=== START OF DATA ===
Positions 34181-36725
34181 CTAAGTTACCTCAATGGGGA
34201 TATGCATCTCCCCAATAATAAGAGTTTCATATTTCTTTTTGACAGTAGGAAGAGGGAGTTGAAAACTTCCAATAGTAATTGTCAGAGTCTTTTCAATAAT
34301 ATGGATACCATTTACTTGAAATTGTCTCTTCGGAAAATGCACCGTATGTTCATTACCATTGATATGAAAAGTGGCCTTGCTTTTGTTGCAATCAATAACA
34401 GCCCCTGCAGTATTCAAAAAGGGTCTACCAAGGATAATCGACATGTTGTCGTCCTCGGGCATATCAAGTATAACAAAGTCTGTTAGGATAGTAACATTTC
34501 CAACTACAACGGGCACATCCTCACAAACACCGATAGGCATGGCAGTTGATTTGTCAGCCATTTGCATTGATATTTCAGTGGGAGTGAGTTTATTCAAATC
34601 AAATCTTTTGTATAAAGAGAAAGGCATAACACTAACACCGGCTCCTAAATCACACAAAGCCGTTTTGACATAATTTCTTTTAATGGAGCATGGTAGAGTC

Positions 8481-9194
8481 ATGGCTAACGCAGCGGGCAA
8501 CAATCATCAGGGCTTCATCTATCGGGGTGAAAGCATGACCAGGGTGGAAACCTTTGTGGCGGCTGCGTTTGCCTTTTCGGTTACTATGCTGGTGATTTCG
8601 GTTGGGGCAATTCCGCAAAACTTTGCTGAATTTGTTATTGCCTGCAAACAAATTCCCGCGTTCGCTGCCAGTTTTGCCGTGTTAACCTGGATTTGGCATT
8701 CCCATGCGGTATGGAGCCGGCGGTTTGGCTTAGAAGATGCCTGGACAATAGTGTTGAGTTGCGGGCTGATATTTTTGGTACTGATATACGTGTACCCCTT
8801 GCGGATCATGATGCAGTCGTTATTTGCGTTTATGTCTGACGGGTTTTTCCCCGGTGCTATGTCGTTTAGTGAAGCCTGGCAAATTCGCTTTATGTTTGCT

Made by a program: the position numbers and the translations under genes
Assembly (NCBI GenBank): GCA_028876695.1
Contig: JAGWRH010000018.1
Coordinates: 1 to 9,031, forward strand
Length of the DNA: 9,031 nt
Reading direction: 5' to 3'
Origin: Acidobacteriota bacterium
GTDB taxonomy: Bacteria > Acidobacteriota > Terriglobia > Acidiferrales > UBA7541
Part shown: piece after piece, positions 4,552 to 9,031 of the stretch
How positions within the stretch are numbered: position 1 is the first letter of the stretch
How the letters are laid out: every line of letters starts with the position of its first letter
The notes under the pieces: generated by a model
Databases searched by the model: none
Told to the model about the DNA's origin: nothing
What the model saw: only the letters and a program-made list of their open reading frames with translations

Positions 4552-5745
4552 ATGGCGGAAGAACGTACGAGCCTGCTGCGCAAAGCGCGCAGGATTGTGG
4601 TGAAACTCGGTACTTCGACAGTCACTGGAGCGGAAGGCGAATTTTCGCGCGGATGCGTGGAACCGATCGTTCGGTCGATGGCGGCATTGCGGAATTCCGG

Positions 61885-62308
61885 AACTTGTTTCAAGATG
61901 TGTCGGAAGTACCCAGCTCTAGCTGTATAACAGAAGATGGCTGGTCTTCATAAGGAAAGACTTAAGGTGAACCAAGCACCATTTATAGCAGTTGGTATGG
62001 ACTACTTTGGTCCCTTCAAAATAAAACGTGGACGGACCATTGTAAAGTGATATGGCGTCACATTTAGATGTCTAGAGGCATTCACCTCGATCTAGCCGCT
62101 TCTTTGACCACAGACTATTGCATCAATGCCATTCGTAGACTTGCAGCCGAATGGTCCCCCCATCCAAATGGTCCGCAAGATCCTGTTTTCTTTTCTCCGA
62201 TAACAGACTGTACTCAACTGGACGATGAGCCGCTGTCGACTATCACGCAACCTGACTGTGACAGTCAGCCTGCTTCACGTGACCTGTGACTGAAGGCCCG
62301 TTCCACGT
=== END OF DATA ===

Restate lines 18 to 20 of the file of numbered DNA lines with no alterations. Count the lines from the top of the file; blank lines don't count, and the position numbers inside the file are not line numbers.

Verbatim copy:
Length of the DNA: 9,031 nt
Reading direction: 5' to 3'
Origin: Acidobacteriota bacterium